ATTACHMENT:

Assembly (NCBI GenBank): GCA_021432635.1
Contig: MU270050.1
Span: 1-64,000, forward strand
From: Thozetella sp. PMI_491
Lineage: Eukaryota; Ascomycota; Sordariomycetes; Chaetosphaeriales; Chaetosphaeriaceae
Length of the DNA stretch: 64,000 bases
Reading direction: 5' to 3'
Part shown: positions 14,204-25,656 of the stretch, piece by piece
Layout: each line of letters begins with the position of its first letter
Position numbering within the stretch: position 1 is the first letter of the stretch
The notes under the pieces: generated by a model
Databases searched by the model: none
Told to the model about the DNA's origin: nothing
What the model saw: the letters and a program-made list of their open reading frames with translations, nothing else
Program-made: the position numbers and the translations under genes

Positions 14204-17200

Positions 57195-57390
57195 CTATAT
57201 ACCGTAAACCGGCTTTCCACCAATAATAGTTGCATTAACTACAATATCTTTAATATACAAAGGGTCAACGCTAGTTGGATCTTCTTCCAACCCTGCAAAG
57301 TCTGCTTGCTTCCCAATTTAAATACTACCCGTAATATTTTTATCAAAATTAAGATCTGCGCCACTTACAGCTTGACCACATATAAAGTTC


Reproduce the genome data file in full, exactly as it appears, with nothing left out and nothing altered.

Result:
Assembly (NCBI GenBank): GCA_021432635.1
Contig: MU270050.1
Span: 1-64,000, forward strand
From: Thozetella sp. PMI_491
Lineage: Eukaryota; Ascomycota; Sordariomycetes; Chaetosphaeriales; Chaetosphaeriaceae
Length of the DNA stretch: 64,000 bases
Reading direction: 5' to 3'
Part shown: positions 14,204-25,656 of the stretch, piece by piece
Layout: each line of letters begins with the position of its first letter
Position numbering within the stretch: position 1 is the first letter of the stretch
The notes under the pieces: generated by a model
Databases searched by the model: none
Told to the model about the DNA's origin: nothing
What the model saw: the letters and a program-made list of their open reading frames with translations, nothing else
Program-made: the position numbers and the translations under genes

Positions 14204-17200

Positions 57195-57390
57195 CTATAT
57201 ACCGTAAACCGGCTTTCCACCAATAATAGTTGCATTAACTACAATATCTTTAATATACAAAGGGTCAACGCTAGTTGGATCTTCTTCCAACCCTGCAAAG
57301 TCTGCTTGCTTCCCAATTTAAATACTACCCGTAATATTTTTATCAAAATTAAGATCTGCGCCACTTACAGCTTGACCACATATAAAGTTC